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Women Workers and Child Care

There’s a good piece in the Globe and Mail today describing Japan’s horrible female-labour force participation rate.  Besides blatent discrimination and biases about female workers in the male-dominated society, the article sites a lack of public child care funding as a main contributing problem:

…because there is so little organized child care in Japan, many women have to quit their jobs to raise children. Public spending on child care amounts to just 0.3 per cent of gross domestic product, far below the 0.7 per cent average for industrialized countries. That helps explain the unusual M shape in Japan’s female participation rate in the labour force. The rate drops sharply during women’s prime child-bearing years.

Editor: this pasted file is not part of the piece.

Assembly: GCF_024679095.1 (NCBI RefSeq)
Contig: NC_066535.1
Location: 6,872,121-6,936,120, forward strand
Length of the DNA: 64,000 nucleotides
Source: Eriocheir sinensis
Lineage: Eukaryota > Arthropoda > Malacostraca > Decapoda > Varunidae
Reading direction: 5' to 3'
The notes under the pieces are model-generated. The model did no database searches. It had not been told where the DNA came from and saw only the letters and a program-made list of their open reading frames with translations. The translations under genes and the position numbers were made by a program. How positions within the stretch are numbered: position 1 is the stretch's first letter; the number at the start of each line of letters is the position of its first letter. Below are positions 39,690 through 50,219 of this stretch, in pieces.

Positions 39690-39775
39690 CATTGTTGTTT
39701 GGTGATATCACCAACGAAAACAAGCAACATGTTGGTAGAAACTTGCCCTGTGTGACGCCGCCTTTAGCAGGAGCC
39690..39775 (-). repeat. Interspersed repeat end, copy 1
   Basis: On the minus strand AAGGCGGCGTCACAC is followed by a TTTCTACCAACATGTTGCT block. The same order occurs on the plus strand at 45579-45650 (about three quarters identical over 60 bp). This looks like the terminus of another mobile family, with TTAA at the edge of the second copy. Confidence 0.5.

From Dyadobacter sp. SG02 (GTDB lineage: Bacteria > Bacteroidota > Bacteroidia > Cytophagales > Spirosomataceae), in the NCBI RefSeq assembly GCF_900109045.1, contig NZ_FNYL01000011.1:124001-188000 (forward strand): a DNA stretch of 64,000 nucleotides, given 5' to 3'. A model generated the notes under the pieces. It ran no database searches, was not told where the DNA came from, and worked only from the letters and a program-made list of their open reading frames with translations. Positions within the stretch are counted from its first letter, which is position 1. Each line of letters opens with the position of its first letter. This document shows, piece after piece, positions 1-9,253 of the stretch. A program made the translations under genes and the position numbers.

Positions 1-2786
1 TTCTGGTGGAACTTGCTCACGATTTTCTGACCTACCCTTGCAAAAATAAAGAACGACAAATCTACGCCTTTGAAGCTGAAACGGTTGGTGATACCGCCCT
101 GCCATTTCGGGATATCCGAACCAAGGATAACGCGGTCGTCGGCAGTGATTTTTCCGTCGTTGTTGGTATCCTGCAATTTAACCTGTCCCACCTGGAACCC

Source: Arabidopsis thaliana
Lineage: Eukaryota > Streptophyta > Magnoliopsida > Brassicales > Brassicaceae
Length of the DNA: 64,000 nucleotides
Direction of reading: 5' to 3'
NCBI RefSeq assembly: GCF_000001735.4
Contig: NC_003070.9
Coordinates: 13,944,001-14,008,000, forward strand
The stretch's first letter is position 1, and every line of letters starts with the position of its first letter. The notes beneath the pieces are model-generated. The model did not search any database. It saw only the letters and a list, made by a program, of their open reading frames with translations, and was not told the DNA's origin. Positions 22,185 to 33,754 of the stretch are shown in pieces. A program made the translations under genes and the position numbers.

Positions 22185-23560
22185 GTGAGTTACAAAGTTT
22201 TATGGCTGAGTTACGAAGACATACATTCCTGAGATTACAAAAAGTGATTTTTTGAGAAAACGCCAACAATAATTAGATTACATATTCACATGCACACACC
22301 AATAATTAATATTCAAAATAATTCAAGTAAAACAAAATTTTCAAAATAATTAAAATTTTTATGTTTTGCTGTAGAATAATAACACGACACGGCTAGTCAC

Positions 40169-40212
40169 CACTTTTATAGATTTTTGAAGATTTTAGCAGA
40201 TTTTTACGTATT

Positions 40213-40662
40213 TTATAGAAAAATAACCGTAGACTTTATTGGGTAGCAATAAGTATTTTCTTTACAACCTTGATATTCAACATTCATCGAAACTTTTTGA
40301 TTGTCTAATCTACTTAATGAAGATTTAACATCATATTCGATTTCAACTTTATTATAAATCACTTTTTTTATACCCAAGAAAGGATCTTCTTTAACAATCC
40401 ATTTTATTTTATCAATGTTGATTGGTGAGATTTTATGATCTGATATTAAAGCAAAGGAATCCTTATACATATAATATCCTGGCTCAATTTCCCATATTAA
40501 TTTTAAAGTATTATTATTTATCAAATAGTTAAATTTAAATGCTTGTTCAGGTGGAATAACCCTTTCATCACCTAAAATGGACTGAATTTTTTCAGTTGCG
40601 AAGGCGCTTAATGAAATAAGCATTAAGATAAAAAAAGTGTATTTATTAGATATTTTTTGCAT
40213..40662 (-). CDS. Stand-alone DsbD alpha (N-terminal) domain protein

The Canadian government spends only .25 percent of Gross Domestic Product on early child care, and our governments have been criticized by the OECD for their failure to support families with young children.   The workforce participation rate of women in Canada is much higher than in Japan, but studies (such as this one by U of T professors Krashinsky and Cleveland) have also shown that improving child care funding would significantly aid women workers to find jobs, to find better jobs, and to move out of poverty.   So, why do you think it is so difficult to get governments in this country (outside of Quebec) to implement better child care systems?

 

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